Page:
As is the case with your goals for investment, your style of investing is also quite personal. While you may meet many advisors that pitch the benefits of active investing to you, you may find yourself feeling overwhelmed by the idea of constantly striving to stay on top of the market.
Similarly, you may find yourself in the opposite end of the field – wondering why advisors keep asking you to remain passive when all you want is to be more proactive with your money. However, while your own personality traits will determine your investing style, you must understand the pros and cons of both so that you can take active steps in order to fall into the category that suits your needs the most. In this article, we will discuss what active and passive investing mean, as well as how you can benefit from each.
What is Active Investing?
Active investing, as you may have guessed, requires a hands-on approach when it comes to your investments. In this style of investing, one requires a portfolio manager constantly keeping one eye on the market and another on your funds. With active investments, investors and their managers aim to beat the stock market, and benefit from any short-term fluctuations that may come across their way.
One of the reasons why investors need portfolio managers in the case of active investing is because these professionals are equipped to analyse the market at a deeper level to help make decisions regarding pivoting in and out of stocks, bonds and other assets.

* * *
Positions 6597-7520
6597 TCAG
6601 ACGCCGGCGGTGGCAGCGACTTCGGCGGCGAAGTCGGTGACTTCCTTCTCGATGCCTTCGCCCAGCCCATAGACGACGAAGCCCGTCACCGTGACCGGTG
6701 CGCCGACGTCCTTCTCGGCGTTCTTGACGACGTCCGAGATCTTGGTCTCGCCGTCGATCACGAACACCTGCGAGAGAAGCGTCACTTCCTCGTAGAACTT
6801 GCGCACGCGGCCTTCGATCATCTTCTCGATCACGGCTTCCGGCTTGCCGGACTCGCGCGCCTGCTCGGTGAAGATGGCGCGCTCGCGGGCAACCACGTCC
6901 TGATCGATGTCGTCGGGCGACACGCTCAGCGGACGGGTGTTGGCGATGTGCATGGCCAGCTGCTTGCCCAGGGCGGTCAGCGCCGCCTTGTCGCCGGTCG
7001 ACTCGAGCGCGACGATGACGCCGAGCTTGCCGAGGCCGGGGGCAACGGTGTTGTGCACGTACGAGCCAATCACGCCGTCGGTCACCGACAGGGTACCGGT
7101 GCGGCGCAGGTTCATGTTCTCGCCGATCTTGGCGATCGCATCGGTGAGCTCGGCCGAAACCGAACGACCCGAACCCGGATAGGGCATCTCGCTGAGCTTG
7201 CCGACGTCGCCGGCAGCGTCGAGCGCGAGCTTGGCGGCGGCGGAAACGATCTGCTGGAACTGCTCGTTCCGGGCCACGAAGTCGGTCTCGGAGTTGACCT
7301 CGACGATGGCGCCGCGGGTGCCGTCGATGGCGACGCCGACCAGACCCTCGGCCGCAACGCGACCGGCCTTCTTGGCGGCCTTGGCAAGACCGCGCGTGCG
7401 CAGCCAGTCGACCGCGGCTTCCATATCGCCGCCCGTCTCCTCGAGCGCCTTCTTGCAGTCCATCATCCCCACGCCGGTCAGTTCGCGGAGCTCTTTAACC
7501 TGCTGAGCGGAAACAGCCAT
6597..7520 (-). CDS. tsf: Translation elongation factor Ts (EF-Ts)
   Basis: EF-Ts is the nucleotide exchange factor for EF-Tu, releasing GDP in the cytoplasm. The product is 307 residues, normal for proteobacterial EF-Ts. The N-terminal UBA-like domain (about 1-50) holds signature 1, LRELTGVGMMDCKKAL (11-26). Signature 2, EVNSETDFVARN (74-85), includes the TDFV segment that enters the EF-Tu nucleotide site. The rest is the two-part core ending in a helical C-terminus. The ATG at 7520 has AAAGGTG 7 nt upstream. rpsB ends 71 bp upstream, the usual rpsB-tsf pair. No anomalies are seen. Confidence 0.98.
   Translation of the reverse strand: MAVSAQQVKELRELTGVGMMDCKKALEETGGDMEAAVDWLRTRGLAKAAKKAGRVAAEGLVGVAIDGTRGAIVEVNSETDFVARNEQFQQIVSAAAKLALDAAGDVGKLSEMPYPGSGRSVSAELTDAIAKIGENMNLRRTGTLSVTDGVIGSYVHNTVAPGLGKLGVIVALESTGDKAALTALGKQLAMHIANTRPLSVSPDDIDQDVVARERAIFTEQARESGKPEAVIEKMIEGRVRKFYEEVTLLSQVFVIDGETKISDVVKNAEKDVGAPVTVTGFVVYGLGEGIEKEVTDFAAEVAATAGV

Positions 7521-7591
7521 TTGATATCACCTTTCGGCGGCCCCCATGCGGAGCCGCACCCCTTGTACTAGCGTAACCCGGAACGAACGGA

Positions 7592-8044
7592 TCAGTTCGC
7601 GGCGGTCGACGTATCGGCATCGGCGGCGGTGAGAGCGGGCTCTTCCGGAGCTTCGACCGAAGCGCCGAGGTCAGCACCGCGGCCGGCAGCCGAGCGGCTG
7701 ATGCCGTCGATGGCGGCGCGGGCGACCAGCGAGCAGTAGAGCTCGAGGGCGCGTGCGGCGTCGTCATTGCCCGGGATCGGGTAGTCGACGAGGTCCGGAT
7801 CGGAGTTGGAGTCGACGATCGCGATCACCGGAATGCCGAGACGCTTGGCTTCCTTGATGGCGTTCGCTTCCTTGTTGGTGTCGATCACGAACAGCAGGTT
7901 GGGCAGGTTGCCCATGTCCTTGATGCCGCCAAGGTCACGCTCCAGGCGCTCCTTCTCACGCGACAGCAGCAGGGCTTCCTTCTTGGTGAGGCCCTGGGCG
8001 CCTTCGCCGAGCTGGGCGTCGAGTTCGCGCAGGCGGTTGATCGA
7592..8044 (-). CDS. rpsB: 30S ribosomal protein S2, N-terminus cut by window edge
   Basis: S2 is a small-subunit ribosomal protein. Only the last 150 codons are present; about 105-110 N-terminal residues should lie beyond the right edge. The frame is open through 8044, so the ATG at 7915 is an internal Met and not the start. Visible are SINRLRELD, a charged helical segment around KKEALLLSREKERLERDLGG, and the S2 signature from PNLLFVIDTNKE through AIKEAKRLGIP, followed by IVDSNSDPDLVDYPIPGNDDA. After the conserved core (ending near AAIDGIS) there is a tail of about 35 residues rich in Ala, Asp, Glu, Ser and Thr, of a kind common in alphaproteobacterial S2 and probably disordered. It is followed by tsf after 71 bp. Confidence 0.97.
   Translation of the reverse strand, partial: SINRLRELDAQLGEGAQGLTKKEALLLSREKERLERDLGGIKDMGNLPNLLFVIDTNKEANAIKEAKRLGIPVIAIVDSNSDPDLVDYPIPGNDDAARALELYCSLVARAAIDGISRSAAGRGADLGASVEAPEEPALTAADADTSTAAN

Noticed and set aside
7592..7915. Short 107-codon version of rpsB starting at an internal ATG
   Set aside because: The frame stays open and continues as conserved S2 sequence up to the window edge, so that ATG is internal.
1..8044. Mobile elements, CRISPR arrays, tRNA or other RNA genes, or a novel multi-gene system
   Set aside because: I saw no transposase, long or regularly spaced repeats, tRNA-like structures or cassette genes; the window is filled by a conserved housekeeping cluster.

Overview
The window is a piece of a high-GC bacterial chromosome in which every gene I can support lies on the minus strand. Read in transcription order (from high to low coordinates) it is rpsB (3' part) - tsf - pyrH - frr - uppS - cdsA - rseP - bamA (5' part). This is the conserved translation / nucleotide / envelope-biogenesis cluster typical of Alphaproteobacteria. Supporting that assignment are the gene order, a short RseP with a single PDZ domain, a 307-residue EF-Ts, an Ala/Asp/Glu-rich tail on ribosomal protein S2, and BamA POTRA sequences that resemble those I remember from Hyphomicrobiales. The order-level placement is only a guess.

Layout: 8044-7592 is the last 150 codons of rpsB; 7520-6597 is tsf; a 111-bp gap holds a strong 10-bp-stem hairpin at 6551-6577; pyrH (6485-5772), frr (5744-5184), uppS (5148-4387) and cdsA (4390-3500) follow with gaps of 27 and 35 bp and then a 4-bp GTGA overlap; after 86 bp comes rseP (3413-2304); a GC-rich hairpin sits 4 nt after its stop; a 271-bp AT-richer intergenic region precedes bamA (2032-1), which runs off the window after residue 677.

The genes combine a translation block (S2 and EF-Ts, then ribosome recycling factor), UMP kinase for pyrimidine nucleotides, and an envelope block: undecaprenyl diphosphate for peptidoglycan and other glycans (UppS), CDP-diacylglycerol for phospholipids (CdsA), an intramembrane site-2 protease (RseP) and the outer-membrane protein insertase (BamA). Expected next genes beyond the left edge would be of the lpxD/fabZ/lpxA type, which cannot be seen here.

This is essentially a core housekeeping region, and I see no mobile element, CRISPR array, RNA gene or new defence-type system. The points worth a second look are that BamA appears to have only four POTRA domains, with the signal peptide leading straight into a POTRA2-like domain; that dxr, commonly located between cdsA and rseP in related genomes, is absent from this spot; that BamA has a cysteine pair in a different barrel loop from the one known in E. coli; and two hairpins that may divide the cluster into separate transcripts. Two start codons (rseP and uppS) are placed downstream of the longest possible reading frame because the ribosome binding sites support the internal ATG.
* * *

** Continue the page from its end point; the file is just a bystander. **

As someone who is new to the world of investments, you may find the task of qualitative and quantitative analyses that points towards future fluctuations in the market quite challenging.
What is Passive Investing?
While active investors have no qualms about selling stocks and shares as soon as they anticipate drops in the market, passive investors do not share the same sense of abandon. Passive investments are geared towards long-term goals such as growing your wealth. They generally subscribe to a buy and hold mentality rather than one that focusses on selling now for profits. This can be quite challenging too as many young investors often find the dips in the market quite intimidating, and they sell their shares to prevent losses. These decisions, primarily driven by fear, are never fruitful. What investors must realise in these situations is that long-term investments (such as Exchange Trade Funds) often level out as time goes on.